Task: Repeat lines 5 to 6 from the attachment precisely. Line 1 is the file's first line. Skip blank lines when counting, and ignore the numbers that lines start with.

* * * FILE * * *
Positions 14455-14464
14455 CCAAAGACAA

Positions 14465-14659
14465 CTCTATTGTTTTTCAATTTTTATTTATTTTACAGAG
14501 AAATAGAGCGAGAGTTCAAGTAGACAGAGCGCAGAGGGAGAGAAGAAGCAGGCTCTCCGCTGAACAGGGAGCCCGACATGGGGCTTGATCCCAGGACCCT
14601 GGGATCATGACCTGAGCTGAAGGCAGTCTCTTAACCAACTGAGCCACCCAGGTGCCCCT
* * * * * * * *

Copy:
14501 AAATAGAGCGAGAGTTCAAGTAGACAGAGCGCAGAGGGAGAGAAGAAGCAGGCTCTCCGCTGAACAGGGAGCCCGACATGGGGCTTGATCCCAGGACCCT
14601 GGGATCATGACCTGAGCTGAAGGCAGTCTCTTAACCAACTGAGCCACCCAGGTGCCCCT